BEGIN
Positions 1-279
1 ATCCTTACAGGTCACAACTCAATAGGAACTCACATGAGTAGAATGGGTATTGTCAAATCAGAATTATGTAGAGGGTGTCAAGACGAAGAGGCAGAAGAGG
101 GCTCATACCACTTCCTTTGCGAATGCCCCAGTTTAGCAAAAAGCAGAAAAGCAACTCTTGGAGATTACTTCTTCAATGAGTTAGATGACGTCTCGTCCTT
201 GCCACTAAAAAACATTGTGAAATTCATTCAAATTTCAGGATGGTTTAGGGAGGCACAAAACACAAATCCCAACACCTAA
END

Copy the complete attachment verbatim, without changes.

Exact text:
Positions 1-279
1 ATCCTTACAGGTCACAACTCAATAGGAACTCACATGAGTAGAATGGGTATTGTCAAATCAGAATTATGTAGAGGGTGTCAAGACGAAGAGGCAGAAGAGG
101 GCTCATACCACTTCCTTTGCGAATGCCCCAGTTTAGCAAAAAGCAGAAAAGCAACTCTTGGAGATTACTTCTTCAATGAGTTAGATGACGTCTCGTCCTT
201 GCCACTAAAAAACATTGTGAAATTCATTCAAATTTCAGGATGGTTTAGGGAGGCACAAAACACAAATCCCAACACCTAA